Joe Biden comes to Ottawa, and it feels oddly familiar

On two career politicians—including one longtime Canadian PM—who weren’t crude populists and stayed cool

Prime Minister Justin Trudeau and U.S. Vice-President Joe Biden arrive at a state dinner on Thursday, Dec. 8, 2016 in Ottawa. (Justin Tang/CP)

Prime Minister Justin Trudeau and U.S. Vice-President Joe Biden arrive at a state dinner on Thursday, Dec. 8, 2016 in Ottawa. (Justin Tang/CP)

While we waited for U.S. Vice-President Joe Biden to arrive for dinner last night at the Sir John A. Macdonald building, a handsomely repurposed beaux-arts bank just off Parliament Hill, a particular mix of expectation and amusement filled the air. I felt sure I’d breathed it in before.

But what was it? Definitely something about the blend of pop culture fun and political culture lore that surrounds this U.S. vice president. Biden makes everybody feel good. He’s famously hard to script. His smile is visible through heavy snow at night. He’s 74 and exudes unvanquished pleasure in the politician’s craft and calling.

And then I saw Jean Chrétien in the crowd and it hit me. This was how it often felt during, let’s say, the second half of Chrétien’s run as prime minister. Still does today when he gets up in front of a crowd. He enters a room and folks are delighted to hear that rasp. Glad he’s still himself, hasn’t gone away.

When he was in power, Canadians laughed easily about Chrétien, and 22 Minutes had a field day with him. Just like Americans laughed about Biden, who furnished pure Saturday Night Live gold. But, in both cases, it was relaxed laughter, not the worried kind. Because, hey, even if these guys sometimes sounded a bit foolish, they weren’t fooling around with public office. They were old pros.

Biden was born in Scranton, Penn., and grew up in Delaware. His dad sold cars. He married young, became a lawyer, and was elected to the Senate before he turned 30. Chrétien was born in Shawinigan, Que., where his dad was a machinist in the paper mill. He married young, became a lawyer, and was elected to the House of Commons just shy of his 30th birthday.

Making too much of these coming-of-age parallels, I know, is contrived. Just one detail more, though: Biden’s childhood was marked by his struggle to overcome a bad stutter, while speech was made difficult for Chrétien by a childhood bout of Bell’s palsy that partly paralyzed one side of his face.

So they didn’t come up easy or glib. Yet they arrived awfully young on their respective national political stages. Biden went on to serve for 36 years in the U.S. Senate, chairing during two long stints its powerful judiciary committee and its foreign affairs committee. Chrétien sat in the cabinets of Lester Pearson and Pierre Trudeau from the early ’60s to the mid-’80s, holding prestige portfolios like Justice and Finance.

They were surely, by any objective measure, high-ranking, longstanding members of the political elite. But it didn’t land that way. They weren’t smooth talkers, sometimes with memorable results. Biden: “Folks, I can tell you I’ve known eight presidents, three of them intimately.” Chretien: “A proof is a proof, and when you have a good proof, it’s because it’s proven.”

That everyman quality must be baked on hard for decades of wielding serious power not to wear it off.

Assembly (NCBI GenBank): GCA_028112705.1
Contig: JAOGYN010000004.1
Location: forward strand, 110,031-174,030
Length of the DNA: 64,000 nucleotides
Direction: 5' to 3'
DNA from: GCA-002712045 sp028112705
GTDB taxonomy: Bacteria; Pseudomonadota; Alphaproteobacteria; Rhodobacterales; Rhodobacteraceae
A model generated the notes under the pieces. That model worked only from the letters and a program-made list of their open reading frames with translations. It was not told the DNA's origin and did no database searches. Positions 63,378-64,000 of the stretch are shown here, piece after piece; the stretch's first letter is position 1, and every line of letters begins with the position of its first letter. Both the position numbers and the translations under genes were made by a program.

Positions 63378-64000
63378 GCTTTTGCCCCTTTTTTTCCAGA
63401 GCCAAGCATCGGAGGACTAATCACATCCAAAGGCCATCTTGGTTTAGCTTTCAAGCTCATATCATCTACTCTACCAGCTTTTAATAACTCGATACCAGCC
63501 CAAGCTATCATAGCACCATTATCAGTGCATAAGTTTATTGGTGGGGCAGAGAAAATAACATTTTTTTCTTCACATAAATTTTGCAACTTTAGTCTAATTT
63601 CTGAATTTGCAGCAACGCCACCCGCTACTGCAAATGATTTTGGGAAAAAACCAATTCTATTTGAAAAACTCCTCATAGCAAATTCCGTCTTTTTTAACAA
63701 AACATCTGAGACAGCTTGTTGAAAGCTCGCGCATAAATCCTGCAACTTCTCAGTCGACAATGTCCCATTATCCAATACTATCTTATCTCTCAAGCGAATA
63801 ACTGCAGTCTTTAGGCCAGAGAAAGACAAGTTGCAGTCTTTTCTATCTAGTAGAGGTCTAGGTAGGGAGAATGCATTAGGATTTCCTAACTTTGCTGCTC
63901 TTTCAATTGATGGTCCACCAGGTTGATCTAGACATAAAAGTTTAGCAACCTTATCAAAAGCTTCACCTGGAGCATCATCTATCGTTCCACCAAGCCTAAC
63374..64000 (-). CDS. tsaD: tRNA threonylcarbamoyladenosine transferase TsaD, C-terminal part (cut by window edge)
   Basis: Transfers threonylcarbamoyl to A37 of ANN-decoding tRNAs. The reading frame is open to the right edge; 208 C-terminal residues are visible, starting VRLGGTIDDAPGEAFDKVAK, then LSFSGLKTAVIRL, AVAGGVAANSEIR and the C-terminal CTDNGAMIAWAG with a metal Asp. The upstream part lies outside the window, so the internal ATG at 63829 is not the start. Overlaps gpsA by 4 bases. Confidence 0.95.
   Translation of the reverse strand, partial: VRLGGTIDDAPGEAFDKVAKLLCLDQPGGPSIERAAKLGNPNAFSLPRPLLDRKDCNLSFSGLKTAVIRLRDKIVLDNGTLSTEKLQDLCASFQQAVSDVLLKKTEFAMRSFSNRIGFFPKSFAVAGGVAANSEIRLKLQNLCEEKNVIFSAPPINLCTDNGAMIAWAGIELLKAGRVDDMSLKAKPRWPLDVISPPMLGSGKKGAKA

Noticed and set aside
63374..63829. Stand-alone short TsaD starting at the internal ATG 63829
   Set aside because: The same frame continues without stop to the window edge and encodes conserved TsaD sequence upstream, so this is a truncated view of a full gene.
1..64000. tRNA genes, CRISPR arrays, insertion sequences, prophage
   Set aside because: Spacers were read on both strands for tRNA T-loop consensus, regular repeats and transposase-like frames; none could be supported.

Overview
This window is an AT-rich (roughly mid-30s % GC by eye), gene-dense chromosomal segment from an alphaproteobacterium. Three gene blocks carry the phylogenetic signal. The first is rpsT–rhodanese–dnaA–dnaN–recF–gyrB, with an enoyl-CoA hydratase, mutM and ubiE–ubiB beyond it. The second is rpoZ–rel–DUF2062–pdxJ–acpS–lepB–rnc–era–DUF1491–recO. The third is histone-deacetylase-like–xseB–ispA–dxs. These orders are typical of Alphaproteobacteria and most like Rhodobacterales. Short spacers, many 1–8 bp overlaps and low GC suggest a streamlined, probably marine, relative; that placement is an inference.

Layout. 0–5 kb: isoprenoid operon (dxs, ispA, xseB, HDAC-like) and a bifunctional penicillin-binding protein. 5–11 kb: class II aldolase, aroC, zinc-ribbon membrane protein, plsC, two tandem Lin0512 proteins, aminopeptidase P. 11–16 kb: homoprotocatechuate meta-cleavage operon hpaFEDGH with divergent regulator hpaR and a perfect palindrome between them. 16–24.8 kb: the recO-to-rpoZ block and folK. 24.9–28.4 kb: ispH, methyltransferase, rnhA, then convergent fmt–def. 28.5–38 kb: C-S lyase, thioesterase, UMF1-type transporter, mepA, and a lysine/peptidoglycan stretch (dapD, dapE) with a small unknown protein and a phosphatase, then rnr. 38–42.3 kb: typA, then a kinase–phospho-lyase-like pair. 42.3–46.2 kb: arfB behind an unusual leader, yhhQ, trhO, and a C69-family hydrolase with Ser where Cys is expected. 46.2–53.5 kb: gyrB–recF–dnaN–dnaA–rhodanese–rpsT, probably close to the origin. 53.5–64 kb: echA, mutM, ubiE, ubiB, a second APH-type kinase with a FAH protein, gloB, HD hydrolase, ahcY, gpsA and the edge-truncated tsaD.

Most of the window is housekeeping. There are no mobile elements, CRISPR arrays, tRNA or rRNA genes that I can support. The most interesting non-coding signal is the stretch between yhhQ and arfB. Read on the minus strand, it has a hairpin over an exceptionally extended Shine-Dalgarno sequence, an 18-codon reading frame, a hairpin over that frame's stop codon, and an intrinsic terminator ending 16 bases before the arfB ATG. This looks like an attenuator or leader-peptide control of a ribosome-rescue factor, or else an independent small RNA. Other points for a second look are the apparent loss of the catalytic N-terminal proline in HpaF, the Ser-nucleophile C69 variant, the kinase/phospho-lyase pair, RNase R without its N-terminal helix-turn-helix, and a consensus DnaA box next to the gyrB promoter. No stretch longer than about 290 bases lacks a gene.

There was also always the possibility of a flash of anger, an expression of a tough-guy streak, just the folksy side of thuggish. Biden saying, during the recent election campaign, that he’d like to take Trump “behind the gym.” Chrétien applying the “Shawinigan handshake” to that unfortunate protester who got in his way.

The sunglasses Chrétien scowled through that day. Biden’s customary aviator shades.

What Biden represents, however, should not be trivialized. There’s a tendency to be cautious that comes with, first, not being the aristocratic type, and, second, sticking around long enough to see sure things go sideways. Chrétien opted out of the 2003 invasion of Iraq; Biden was, in the Obama administration, reluctant about using military force, certainly compared with Hillary Clinton.

Their parties’ establishments readily embraced neither of them. But don’t Democrats wish they’d put up Biden, instead of Clinton, against Trump? Just like a lot of Liberals realized, as they languished in the opposition wilderness in the 1980s, that they should have gone with Chrétien, instead of John Turner, against Brian Mulroney.

None of this matters, except as a little game of finding patterns, unless you think Biden carried something more meaningful than his own cool persona into that glittery dinner in Ottawa last night. I think he stands for the way a career politician, one who doesn’t lose touch with how most voters talk and think, needn’t end up being remote, much less reviled.

People are often said not to like career politicians, even hate them, but that’s not really true. The crude right-wing populists on the rise today are wrong about that. Mostly voters end up liking politicians who can be seen to like politics, and people, and platforms, and power, and don’t pretend otherwise. This attribute isn’t diminished by decades in office, it’s burnished by time.

Experience amplifies the meaning of words that might otherwise seem unexceptional. “I’ve never seen Europe as engaged in as much self-doubt as they are now,” Biden, who’s had an insider’s view of European politics for so long, said last night. And, bringing it closer to home: “There is a lot of soul searching going on in Europe, and you saw some of it in my country.”

Hardly indelible words. Coming from a guy who’s seen it all, though, worth mulling. He also addressed some sentimental remarks to Prime Minister Justin Trudeau, including some about how it’s even better to have granddaughters than it was to have daughters. Stick around, kid, he seemed to being saying, the long game is what it’s all about.

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